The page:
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What is the meaning of "from the boots up" and "from the mane down" in the following sentences(Source: Cowgirl Kate and Cocoa Written by Erica Silverman ),

" 'Are you a real cowgirl?' he asked. 'I am a cowgirl from the boots up,' she said. 'Well, I am a cowhorse from the mane down,' he said. 'Will you work hard every day?' the cowgirl asked. The horse raised his head high. 'Of course,' he said, 'a cowhorse always does his job.' 'At last,' said the cowgirl, 'I have found my horse.' "

Does it mean "I am a cowgirl with the boots up" and "I am a cowhorse with the mane down"?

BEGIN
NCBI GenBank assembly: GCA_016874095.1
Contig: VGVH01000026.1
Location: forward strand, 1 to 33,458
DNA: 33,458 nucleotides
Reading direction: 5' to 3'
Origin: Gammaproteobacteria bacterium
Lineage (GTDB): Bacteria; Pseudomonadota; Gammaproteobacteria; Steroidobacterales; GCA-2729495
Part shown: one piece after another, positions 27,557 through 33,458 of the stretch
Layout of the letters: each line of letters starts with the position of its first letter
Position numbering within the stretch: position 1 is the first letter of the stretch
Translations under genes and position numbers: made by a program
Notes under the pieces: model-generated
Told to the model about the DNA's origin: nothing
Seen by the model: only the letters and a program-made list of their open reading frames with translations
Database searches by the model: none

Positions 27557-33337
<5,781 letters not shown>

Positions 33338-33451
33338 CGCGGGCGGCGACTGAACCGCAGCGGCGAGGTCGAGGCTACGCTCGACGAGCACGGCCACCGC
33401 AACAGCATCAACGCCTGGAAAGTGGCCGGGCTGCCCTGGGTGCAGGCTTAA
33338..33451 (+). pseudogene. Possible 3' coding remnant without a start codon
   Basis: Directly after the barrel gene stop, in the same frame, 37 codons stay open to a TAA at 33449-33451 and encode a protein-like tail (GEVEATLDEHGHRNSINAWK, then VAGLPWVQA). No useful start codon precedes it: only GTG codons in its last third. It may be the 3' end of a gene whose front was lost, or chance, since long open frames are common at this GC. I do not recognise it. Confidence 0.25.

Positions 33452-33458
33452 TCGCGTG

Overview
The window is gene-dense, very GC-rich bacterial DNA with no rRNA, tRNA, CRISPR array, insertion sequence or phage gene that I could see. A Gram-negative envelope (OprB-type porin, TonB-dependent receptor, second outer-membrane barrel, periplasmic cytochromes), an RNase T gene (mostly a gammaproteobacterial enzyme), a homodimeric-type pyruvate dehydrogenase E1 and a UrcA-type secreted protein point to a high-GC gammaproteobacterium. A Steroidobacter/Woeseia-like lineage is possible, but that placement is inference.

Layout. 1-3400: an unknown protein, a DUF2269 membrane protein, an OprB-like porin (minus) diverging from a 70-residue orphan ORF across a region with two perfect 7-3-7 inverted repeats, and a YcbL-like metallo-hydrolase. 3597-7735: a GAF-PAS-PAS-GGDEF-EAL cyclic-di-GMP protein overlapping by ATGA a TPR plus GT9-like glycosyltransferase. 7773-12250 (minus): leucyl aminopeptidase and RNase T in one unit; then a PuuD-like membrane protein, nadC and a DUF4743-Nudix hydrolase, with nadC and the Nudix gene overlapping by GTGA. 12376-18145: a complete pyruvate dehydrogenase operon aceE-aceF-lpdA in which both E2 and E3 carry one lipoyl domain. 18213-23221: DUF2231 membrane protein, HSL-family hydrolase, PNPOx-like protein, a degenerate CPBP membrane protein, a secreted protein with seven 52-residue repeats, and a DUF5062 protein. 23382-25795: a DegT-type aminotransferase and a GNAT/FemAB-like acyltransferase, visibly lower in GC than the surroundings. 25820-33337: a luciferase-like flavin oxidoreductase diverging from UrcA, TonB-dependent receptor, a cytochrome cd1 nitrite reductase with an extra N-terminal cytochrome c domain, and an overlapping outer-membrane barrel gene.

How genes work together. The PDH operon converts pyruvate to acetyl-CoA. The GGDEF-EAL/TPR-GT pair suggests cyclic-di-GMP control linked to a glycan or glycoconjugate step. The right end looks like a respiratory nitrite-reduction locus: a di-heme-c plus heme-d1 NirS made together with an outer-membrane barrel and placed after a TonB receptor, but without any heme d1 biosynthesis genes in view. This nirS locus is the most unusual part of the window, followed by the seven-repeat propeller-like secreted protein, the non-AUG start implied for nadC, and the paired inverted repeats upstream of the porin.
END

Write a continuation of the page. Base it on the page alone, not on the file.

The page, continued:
Does "from" in the sentences mean "with" ?

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From is about the starting point of the range here:

I'm a cowgirl [in every part of me, starting] from the boots and up [to my hat/head].

The horse answers in 'reversed' manner by mentioning its highest body part first (starting from the mane), thus the 'direction' is down (to my lowest part).

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    Another example: I fell off my bicycle and bruised my arm from the elbow to the wrist. – Michael Harvey May 30 '19 at 10:13

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